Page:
“My knowledge of the Brotherhood comes from its source. “Laa shay’a waqi’un moutlaq bale kouloun moumkine.” I understand these words in a way you never will. My Creed is pure, undiluted by centuries of weakness and compromise.” François Macandal
Francois Macandal The Liberator
Francois Macandal, also known as the black jacobin because of his ruthless manner, was a 12 year old boy stolen from the Congo. He was captured and brought to Haiti during the early 18th Century. It is believed that he was of royal lineage and a relative of Kimpa Vita. He was well versed in traditional, sacred, occult knowledge. He was also quite versed in the Koran and taught himself to read the Christian bible, which became a valuable tool in rousing the slaves to liberate themselves from the chains of slavery.
Francois Macandal was able to write and speak Arabic fluently. He also secretly taught himself French. So much so, that he became more fluent than even the French themselves. He was so venerated, that it is said the slaves and Maroons approached him on their knees. He was also an excellent orator. Slaves and Maroons by the thousands would gather to hear his defiant, empowering speeches. Macandal was able to convince them that slavery was not their lot, and that they possessed not only the power, but the right to be free men.
His Training Of The Slaves
Carolyn Fick in her book The Making of Haiti, tells the story of Macandal’s love for a beautiful house slave and when their love for each other was discovered, Macandal was sentenced to death. He mystically escaped, despite being heavily guarded, something he was able to do over and over again. Fleeing into the mountains he began to recruit an army of about 20,000 men with the sole purpose of bringing about a complete end to slavery. He also begun his own ‘secret order’. For 12 years he continuously fought and defeated the French. Without him it is almost impossible to conceive of the first black republic.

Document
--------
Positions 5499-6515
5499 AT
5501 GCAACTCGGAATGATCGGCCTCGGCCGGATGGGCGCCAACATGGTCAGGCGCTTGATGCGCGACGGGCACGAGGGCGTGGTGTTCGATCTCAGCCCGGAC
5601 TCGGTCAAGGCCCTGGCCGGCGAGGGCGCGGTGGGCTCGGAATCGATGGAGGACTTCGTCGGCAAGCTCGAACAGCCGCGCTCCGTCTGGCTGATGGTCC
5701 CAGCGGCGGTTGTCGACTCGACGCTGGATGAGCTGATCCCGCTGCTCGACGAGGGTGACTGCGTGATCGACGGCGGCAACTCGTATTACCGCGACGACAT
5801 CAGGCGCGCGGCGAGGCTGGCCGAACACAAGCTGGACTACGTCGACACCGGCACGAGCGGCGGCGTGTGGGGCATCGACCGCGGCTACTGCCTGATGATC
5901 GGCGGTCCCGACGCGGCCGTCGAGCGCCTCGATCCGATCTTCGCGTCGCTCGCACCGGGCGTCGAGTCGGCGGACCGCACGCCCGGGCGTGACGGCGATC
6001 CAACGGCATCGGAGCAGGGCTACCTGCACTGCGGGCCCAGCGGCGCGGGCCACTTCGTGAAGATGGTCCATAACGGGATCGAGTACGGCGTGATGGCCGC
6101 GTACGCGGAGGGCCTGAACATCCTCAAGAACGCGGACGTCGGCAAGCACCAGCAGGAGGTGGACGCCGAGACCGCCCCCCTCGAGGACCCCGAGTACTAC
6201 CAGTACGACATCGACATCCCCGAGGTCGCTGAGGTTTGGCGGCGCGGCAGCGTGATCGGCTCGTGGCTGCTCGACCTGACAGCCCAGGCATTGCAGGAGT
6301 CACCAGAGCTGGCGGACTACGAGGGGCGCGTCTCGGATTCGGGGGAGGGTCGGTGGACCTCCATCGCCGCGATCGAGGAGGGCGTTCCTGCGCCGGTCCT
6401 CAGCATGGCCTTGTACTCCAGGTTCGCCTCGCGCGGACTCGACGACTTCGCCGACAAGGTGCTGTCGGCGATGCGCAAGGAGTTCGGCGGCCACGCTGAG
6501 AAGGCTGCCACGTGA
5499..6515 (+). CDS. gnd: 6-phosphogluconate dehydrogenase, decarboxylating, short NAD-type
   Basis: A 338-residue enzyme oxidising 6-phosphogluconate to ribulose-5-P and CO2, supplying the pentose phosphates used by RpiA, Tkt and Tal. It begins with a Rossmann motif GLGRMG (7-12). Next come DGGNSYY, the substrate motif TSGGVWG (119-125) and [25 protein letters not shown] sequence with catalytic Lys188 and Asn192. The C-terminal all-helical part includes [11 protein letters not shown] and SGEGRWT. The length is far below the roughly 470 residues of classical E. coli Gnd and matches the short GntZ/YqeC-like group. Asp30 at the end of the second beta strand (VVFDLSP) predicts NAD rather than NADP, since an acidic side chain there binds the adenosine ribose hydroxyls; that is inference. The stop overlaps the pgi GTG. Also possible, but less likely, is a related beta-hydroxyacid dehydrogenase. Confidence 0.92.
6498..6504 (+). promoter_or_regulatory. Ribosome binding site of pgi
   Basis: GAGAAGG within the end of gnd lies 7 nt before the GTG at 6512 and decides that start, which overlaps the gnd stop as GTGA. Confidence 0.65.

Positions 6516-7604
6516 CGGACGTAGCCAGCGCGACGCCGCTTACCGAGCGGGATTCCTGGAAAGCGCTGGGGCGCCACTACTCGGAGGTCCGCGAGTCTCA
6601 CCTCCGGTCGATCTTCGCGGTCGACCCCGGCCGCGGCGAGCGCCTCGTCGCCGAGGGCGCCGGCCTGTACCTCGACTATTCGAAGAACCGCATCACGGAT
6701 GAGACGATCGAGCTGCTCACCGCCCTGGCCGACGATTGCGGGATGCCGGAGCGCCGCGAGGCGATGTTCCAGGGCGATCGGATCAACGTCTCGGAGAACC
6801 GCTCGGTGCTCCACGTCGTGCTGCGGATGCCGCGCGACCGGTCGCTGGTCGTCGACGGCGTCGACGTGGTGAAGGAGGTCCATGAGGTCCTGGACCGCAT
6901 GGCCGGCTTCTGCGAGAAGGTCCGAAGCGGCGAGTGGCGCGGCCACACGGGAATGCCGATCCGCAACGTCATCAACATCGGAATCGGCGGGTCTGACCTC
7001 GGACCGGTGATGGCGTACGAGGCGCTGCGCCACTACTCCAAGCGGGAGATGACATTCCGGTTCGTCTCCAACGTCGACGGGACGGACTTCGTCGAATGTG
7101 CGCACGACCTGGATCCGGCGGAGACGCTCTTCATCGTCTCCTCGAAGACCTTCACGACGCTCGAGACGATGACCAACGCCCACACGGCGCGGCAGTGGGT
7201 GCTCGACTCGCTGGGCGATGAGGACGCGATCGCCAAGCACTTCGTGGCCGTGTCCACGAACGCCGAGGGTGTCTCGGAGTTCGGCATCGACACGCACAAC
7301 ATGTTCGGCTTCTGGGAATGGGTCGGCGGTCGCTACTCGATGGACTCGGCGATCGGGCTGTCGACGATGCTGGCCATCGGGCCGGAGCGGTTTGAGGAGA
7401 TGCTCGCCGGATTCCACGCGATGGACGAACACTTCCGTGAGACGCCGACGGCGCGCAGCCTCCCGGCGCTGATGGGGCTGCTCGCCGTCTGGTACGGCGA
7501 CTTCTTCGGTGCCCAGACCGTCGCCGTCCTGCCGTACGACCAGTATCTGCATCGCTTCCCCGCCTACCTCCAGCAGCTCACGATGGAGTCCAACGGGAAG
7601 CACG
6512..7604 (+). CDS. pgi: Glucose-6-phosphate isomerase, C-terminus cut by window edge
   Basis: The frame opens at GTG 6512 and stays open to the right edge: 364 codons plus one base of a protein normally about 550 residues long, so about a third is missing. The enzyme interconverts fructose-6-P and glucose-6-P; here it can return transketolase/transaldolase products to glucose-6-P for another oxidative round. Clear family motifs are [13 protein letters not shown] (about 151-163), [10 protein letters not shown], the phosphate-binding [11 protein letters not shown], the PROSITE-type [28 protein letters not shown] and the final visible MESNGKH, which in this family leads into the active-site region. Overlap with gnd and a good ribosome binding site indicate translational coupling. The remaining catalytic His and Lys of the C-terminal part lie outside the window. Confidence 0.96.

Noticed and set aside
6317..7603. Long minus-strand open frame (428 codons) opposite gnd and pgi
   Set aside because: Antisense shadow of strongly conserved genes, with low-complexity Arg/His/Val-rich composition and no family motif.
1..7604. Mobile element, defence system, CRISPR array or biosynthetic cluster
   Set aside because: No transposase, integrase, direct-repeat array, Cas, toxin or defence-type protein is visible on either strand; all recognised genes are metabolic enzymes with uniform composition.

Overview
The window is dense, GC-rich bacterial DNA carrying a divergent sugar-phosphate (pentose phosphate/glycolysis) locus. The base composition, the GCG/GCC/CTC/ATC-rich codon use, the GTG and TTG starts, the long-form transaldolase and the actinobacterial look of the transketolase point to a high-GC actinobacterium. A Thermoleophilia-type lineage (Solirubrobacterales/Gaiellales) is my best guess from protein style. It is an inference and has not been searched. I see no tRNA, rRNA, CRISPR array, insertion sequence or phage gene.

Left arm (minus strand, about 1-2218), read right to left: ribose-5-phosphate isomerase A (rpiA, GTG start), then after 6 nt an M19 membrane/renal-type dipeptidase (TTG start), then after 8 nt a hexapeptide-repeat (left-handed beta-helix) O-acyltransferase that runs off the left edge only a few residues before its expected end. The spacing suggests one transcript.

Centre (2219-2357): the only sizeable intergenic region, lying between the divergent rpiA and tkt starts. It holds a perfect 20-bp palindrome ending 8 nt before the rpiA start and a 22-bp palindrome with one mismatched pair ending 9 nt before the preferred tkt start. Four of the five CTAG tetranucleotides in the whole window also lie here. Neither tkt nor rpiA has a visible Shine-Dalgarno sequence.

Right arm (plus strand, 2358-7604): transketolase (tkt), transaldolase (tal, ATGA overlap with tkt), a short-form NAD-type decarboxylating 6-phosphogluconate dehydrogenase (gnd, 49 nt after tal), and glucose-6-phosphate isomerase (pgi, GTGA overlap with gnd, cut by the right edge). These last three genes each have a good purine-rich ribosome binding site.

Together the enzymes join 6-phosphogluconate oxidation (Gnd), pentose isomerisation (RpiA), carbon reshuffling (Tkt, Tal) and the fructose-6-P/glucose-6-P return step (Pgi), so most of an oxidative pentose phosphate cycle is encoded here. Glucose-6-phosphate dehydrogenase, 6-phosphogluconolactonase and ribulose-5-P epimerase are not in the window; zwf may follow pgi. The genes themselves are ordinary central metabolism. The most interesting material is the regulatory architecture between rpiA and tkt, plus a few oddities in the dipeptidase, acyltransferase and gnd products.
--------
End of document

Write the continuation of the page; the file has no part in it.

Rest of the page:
His Final Escape
The story of his betrayal and final capture is told in a letter dated June, 1758. There it is told that a female slave named Assam who after being tortured and interrogated betrayed him. Eventually he was reportedly tracked down by dogs and captured. Slaves from all over the colony were brought to the town to witness the execution. Francois Macandal was chained to a stake to be burned alive on January 20, 1758. The fire was lit but somehow he once again broke his bonds.
It is claimed that he flew away as he had promised he would. Other accounts say the French recaptured him and threw him back into the fire, but slaves reported that he fled and was never seen again by anyone who betrayed him. He not only told his followers that he was sent to liberate them, but that he was immortal and would be reincarnated as a deadly mosquito to come back and do more damage than ever before.
NB: One of the major reasons for the defeat of Napoleon’s forces was the yellow fever epidemic which was responsible for the death of over 30,000 British and French troops trying to recapture Haiti from the control of the blacks.
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